- When it’s gone, it’s really gone – At certain times in a restaurant, a piece of recipe sheet can be lost. When it is lost, there will be a little chaos in understanding, as the chef must act immediately. In another situation, it can also be ‘theft’ Prayed ‘recovered’ as the management of the restaurant changes, and/or someone steals the particular information, or the restaurant faces mishaps like the kitchen on fire.
Standardized recipes do not necessarily have certain standards that you must follow. There are many ways to really customize your standardized recipe, save it to your book, and use it for future reference. Alternatively, you can also save them on your computer and organize them well. Whatever it is, standardized recipes serve good purposes in a kitchen – take the time to follow the steps and you just might have happy guests/customers.
There are three (3) common ways to write a prescription:
- Paragraph Style Recipes
- list style recipes
- action recipes
Paragraph Style Recipes This way of writing a recipe is classic, and they serve their own purpose by writing that way. There are many pros and cons to this type of writing style, and we’d like to let you find out. Anyway, here’s an example of a recipe written in paragraph style:
Place your skillet in the pan and turn the heat to low. Now take a bowl, crack 2 fresh eggs inside and add some salt and pepper. Next, grab a whisk and start beating it until it’s blended or quite fluffy. When your pan is hot enough, add 1 tablespoon of oil and stir the oil. You will notice that the oil runs faster in hot pans. When the pan and oil are hot enough, turn the heat to high and pour in the eggs. Leave the heat on high until your eggs (on the side of the pan) form a solid texture. At this time, reduce the heat to low. When the egg is cooked enough, turn it over and cover it with some ikan kering. Clever!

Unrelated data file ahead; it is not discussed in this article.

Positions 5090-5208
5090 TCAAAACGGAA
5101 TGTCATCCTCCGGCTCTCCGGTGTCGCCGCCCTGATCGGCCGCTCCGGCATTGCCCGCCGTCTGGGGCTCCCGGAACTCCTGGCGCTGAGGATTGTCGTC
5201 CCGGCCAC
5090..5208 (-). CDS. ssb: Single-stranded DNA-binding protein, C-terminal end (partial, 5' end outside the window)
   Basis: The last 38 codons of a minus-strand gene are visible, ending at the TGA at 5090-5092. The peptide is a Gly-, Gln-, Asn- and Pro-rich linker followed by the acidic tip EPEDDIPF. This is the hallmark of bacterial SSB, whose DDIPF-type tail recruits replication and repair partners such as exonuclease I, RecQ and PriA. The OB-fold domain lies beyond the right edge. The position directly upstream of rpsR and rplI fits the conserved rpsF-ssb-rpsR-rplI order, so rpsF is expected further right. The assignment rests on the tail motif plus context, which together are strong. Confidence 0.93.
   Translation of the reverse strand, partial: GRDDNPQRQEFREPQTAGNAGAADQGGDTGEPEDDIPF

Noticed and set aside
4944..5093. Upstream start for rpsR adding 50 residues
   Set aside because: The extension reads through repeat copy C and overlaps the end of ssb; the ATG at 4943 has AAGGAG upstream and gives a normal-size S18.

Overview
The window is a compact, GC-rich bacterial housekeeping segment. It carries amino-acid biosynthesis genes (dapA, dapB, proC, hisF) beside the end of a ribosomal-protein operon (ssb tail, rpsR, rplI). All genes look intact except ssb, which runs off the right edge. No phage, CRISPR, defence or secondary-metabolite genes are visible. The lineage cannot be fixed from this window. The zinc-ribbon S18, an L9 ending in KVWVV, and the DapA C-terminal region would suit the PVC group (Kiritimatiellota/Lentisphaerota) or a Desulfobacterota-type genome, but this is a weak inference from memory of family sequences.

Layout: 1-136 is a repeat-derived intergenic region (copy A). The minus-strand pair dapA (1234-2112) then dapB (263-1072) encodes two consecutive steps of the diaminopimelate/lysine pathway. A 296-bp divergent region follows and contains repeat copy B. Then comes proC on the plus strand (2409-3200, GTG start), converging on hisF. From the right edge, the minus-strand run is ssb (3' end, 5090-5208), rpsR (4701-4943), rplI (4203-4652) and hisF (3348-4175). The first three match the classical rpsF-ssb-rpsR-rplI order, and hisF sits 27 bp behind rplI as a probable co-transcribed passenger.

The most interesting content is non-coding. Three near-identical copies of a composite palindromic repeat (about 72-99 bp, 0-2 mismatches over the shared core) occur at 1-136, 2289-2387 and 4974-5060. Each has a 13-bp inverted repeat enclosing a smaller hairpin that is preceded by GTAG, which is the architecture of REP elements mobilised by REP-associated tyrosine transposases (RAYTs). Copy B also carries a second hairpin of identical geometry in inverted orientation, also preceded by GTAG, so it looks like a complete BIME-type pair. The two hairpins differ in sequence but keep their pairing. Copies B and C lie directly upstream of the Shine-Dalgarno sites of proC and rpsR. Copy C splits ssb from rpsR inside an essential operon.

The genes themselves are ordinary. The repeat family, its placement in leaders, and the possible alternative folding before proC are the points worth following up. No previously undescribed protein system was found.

Paragraph style recipes can work up to a point. Be sure to choose your writing methods well.
List Style Recipes Writing recipes in list style is one of the easiest, most convenient, and most common ways to write a recipe. This method consists of two sections: the header and the footer. The header consists of different elements such as recipe title, temperature, yield, time, etc., while the footer contains methods to use these ingredients. An example of list-style recipes:
-Eggs with Ikan Kering 2 without Eggs
-1 tablespoon of oil
- Heat your skillet over low heat, crack two eggs into a bowl, and add the seasoning. Beat well.
- When your pan is hot enough, add your oil and wait until hot.
- Pour it in and turn the heat up to high, until you see that the sides of the eggs have a solid texture.
- Reduce heat to low and cook eggs well. Turn it around.
- Top it with some crumbled ikan kering and voila!